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Updated June 26th, 2019: The entire blog post has been revised to reflect the major upgrade CPI’s XSLT support received in April of 2019.

When it comes to transforming XML, I’m a huge fan of XSLT. There is a fairly steep learning curve to climb, but once you’ve done so, the power and expressiveness of the language is unmatched. Luckily, XSLT is one of the three mapping options offered by SAP Cloud Integration.

In this blog post, I will take a peek under the hood of CPI’s XSLT processor, to see what we can learn about it.

Peeking under the hood

So CPI supports XSLT, which is great, because XSLT - like bow ties - is cool. But which processor is performing the XML transformations behind the scenes? To answer this, we can utilise XSLT’s built-in system-property function to learn more about the underlying processor (it is safe to use the XSLT 3.0 version of the function, since CPI now supports XSLT 3.0).

The function takes a property name as its only input, and returns the value of that property. Per the W3C specification, XSLT 3.0 implementations must support a number of different properties. However, for this blog post I’m going to focus on the following ones:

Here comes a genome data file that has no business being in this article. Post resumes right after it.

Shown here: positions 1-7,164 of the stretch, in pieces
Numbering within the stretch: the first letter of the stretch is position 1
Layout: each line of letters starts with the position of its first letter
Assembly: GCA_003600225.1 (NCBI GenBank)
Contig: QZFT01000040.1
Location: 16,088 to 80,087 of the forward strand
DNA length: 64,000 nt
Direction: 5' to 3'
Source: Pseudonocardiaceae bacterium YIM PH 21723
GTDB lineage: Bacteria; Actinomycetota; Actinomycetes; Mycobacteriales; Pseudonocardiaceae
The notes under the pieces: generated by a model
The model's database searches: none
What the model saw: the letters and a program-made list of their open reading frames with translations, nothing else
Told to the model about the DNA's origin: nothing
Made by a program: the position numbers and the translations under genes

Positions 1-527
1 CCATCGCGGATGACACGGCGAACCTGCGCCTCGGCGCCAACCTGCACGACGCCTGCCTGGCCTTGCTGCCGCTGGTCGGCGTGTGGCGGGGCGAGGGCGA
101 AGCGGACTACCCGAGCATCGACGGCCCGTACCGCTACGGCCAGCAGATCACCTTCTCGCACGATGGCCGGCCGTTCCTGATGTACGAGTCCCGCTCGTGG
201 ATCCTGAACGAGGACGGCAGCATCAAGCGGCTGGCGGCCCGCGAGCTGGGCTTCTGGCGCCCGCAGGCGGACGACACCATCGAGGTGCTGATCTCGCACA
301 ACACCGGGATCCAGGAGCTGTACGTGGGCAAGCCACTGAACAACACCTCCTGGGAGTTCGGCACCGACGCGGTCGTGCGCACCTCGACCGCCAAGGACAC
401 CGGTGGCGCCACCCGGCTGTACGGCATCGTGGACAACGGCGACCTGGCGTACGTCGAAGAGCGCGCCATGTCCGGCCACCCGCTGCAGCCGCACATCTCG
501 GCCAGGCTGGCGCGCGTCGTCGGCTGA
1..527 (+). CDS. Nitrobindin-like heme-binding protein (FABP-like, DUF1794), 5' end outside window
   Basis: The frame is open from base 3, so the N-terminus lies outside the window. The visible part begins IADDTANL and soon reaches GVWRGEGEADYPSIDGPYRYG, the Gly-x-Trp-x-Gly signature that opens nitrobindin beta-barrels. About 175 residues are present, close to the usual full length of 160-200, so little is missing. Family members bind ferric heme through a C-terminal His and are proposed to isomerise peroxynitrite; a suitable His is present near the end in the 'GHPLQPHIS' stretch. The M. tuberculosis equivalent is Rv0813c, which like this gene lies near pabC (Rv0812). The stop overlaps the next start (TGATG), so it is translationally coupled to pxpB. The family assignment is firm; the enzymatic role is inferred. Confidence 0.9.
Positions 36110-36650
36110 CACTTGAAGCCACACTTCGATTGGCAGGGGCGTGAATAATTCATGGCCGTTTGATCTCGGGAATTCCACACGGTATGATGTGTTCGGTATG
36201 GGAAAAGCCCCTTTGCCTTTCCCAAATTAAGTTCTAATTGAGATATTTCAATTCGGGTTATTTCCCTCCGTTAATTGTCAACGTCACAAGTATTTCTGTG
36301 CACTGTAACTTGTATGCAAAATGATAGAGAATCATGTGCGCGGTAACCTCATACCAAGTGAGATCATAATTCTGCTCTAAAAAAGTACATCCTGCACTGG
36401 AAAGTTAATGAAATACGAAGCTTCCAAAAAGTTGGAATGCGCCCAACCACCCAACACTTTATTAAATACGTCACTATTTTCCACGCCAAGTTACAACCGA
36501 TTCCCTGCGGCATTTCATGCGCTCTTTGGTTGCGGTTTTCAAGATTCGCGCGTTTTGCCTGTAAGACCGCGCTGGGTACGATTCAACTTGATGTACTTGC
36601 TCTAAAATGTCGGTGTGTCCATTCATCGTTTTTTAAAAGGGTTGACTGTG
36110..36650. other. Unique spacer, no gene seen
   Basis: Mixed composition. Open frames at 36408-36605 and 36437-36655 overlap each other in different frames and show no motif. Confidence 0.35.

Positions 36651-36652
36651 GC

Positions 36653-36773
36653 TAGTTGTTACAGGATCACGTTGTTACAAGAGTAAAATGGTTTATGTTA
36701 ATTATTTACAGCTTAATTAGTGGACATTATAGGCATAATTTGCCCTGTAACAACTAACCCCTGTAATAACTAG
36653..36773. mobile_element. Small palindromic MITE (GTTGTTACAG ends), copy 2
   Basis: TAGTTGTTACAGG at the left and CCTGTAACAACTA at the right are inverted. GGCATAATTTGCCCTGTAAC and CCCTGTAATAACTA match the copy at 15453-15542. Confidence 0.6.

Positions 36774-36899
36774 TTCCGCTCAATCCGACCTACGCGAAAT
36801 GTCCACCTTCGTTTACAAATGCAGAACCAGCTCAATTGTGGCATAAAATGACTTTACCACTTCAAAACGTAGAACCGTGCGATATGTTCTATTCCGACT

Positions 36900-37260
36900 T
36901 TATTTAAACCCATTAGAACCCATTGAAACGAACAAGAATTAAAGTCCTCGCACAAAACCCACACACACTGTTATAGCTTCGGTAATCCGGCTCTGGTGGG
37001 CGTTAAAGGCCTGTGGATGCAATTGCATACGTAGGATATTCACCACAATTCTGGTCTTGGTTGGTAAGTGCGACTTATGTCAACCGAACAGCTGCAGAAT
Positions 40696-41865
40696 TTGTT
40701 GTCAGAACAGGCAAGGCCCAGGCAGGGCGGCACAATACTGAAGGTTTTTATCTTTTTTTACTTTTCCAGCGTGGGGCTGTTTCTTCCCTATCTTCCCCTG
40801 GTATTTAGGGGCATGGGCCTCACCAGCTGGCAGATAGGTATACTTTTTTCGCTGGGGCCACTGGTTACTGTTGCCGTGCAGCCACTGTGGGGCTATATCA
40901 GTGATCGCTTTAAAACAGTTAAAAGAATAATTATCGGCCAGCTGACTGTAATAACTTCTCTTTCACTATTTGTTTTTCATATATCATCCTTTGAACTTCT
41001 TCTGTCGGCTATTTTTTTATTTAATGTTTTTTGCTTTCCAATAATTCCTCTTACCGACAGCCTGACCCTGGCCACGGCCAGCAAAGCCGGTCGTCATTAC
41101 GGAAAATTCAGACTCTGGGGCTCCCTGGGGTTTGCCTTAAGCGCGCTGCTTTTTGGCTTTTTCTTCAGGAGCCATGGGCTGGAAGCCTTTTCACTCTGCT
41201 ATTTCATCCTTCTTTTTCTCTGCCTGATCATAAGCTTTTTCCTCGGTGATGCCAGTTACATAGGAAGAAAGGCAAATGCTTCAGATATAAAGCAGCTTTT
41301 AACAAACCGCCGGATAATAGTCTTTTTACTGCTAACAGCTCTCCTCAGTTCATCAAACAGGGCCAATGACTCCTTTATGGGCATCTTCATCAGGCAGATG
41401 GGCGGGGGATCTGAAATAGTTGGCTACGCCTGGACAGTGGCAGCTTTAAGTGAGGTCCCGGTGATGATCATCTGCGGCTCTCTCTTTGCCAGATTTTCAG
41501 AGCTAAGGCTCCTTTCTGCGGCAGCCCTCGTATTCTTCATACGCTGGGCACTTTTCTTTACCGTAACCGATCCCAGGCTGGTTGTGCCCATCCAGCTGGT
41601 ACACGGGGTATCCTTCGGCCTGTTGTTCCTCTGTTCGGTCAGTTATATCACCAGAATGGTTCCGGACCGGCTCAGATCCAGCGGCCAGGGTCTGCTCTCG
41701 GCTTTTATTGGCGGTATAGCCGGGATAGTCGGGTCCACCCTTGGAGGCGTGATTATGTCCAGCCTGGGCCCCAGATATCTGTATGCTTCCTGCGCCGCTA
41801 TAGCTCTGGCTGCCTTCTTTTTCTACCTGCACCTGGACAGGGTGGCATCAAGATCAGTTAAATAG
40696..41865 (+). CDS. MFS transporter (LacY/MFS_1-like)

• xsl:version (the supported XSLT version)

  • xsl:vendor (the processor’s implementer)

  • xsl:vendor-url (the URL of the implementer’s web site)

  • xsl:product-name (the processor’s product name)

  • xsl:product-version (the version string of the product)

Right, let’s put all of these in an XSLT 3.0 stylesheet and run it through CPI’s processor. First, the stylesheet:
<?xml version="1.0" encoding="UTF-8"?>
<xsl:stylesheet version="3.0" xmlns:xsl="">

<xsl:output method="xml" version="1.0" encoding="UTF-8" indent="yes"/>

<xsl:variable name="properties" select="(

<xsl:template match="/">
<xsl:for-each select="$properties">
<xsl:variable name="prop" select="."/>
<xsl:element name="{substring-after($prop, ':')}">
<xsl:value-of select="system-property($prop)"/>


Executing this stylesheet in CPI, I get the following output:
<?xml version="1.0" encoding="UTF-8"?>

This tells us that the XSLT 3.0 processor in CPI is Saxon-EE by Saxonica, the commercial version of the open source Saxon processor. Specifically, CPI runs version at the time of writing.

Java extensions

Prior to the XSLT processor upgrade in April, CPI used Saxon-HE, the open source version of Saxon. One important area, in which the two products differ, is Java extensions, i.e. your ability to execute Java code from within your XSLT stylesheet.

Here’s an example of the so-called reflexive extension functions, where the static pow method of the java.lang.Math class is called:
<xsl:value-of select="math:pow(2,8)" xmlns:math="java:java.lang.Math"/>

Reflexive extension functions are not supported in Saxon-HE, however, and that explains why they weren’t available in CPI, until the XSLT processor received an upgrade.

However, please be aware that calling your own classes from XSLT is not supported and will not work.
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